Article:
Paul Heyman recently said this recently about Brock Lesnar’s run in the UFC: “Anything you saw him do, he did as an unhealthy man competing at the very top level on the face of the planet. Imagine what he could have done if he was 100-percent healthy.”
Whatever, Heyman. That’s an excuse that he shouldn’t be allowed to get away with. As Lesnar, a part-time pro wrestler, gets ready to fight John Cena at WWE Summerslam on Sunday, it’s worth taking a look at Lesnar rapid rise to stardom.
It’s true that Lesnar battled a terrible case of diverticulitis and eventually had parts of his colon removed. There’s no doubt that the disease halted his UFC career after he defeated Heath Herring. But let’s be realistic about Lesnar. He got beat by Alistair Overeem, Cain Velasquez and Frank Mir, not because of his diverticulitis, but because he was a young, inexperienced fighter, who was rushed into the spotlight prematurely to boost the UFC’s brand and make a lot of money.
Lesnar was not ready for the top stars of the UFC division and he was beat pretty badly because of it.
It’s Heyman’s job to promote Lesnar and he has done a great job over the years. Heyman is to pro wrestling and microphone work what Jon Jones is to MMA; Heyman is the best at what he does.
But we know about Lesnar. For whatever reason he has always been handed opportunities that most other people wouldn’t have.
Lesnar won the UFC Heavyweight Championship in his third professional fight, one of which he tapped out in. That’s simply not fair. He beat Randy Couture, a man who first won the UFC Heavyweight Championship in 2007 — 11 years earlier.
Lesnar won four straight fights, against Herring, Couture, Frank Mir and Shane Carwin, before getting destroyed by Cain Velasquez and then Alistair Overeem.
He never made it out of the first round in the the Velasquez and Overeem fights. Lesnar, of course, retired after the Overeem knockout .
Lesnar’s biggest problem in MMA was that he could not take a punch and knew not how to bounce back if he was able to handle the power. Carwin would have knocked him out too had Carwin not gassed.
Lesnar started MMA at 30 years old. That’s really tough to do. He certainly was never a well-rounded fighter. He punched hard and you were pretty much in trouble if he landed on top of you.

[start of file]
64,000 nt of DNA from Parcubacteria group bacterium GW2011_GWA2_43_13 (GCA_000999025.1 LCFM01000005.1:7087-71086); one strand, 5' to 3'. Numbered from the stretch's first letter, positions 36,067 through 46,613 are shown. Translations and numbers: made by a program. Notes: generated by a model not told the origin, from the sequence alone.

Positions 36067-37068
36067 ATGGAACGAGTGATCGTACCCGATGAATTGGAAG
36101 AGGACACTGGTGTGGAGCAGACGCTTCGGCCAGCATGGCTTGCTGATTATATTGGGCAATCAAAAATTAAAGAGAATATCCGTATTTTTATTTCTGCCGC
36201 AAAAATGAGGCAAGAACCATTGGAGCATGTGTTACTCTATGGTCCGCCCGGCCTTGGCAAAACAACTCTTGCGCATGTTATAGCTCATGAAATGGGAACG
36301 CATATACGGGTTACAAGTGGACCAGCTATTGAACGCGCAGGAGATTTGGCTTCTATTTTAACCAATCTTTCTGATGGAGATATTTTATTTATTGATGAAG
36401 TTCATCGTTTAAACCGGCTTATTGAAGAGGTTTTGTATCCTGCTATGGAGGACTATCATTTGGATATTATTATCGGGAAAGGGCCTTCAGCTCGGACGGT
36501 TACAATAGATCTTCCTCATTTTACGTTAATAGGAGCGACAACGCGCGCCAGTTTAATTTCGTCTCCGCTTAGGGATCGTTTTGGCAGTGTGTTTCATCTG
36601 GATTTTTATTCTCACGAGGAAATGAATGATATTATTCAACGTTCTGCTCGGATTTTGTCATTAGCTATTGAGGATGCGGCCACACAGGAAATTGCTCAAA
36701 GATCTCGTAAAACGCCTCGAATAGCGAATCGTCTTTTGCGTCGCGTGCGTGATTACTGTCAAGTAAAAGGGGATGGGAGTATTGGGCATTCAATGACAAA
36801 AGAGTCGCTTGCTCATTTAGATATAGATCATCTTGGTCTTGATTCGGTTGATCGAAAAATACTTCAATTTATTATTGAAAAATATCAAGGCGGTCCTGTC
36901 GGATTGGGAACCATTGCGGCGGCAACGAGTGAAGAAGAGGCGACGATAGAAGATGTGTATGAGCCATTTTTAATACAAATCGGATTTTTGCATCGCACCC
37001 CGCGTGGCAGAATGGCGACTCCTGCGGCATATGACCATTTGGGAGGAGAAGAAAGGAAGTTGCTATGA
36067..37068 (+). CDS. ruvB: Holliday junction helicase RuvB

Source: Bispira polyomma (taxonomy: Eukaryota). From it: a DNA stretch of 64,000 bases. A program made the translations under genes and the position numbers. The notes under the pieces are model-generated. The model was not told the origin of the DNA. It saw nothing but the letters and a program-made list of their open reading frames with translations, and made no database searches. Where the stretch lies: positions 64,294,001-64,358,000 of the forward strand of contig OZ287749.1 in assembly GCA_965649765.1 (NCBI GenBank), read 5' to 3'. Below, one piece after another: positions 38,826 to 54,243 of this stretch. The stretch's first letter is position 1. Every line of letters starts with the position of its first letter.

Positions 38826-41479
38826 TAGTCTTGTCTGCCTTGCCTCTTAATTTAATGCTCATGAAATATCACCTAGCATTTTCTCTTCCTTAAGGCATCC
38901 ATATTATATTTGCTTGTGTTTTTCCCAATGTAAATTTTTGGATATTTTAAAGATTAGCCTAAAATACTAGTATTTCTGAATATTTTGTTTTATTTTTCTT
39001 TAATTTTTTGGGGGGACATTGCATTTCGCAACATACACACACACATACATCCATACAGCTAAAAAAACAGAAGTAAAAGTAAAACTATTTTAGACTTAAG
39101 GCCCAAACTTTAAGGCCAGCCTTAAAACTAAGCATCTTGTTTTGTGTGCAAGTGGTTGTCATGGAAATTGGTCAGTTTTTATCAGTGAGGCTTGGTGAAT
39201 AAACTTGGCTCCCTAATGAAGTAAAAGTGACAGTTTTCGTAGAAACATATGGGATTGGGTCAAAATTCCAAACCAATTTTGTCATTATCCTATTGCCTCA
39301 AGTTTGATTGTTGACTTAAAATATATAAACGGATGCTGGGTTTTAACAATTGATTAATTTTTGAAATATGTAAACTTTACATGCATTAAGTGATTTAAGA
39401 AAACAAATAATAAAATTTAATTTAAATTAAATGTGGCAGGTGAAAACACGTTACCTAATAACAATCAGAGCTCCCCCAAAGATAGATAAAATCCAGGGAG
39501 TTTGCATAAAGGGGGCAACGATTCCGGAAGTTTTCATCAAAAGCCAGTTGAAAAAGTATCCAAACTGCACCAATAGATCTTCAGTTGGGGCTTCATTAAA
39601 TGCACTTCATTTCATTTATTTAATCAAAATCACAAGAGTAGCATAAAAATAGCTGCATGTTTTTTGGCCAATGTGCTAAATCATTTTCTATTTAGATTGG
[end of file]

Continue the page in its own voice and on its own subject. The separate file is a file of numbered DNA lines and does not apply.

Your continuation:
Lesnar’s downfall in MMA was what also was his downfall in professional wrestling. Lesnar expected to be spoon-fed everything and when he wasn’t, he quit. In the WWE, he arrived to major fanfare as a former NCAA Division I wrestling champion and quickly was put into the main event. He defeated The Rock at Summerslam to win the WWE Championship.
Lesnar would eventually lose to The Big Show three months later. By 2004, Lesnar had left the WWE, losing his final match to Bill Goldberg, to pursue a career in the NFL. He was cut in camp by the Minnesota Vikings, before heading to wrestle in Japan.
In 2008, based on the huge name he had made in professional wrestling, UFC President Dana White signed him to a UFC deal. After lasting three years in the UFC, Lesnar returned to the WWE in 2012, where he has been gifted big wins and main event slots by the company. Lesnar, to the horror of wrestling fans the world over, defeated the Undertaker at WrestleMania, breaking his 21-year undefeated streak.
Lesnar’s story is incredible. He’s the only man to win the WWE, UFC and NCAA Division 1 Championships. He beat diverticulitis. He took up MMA at 30 and defeated the legendary Randy Couture. Those are all great accomplishments, but let’s look at for what it is. Lesnar likes it easy. He doesn’t like to travel. He enjoys a simple life. He But when things get tough, Lesnar usually finds something else to do.
He wasn’t dominant in the UFC for very long like Heyman imagines because he never should have been in that position in the first place and when he fought top competition, he lost, and took his ball and went home.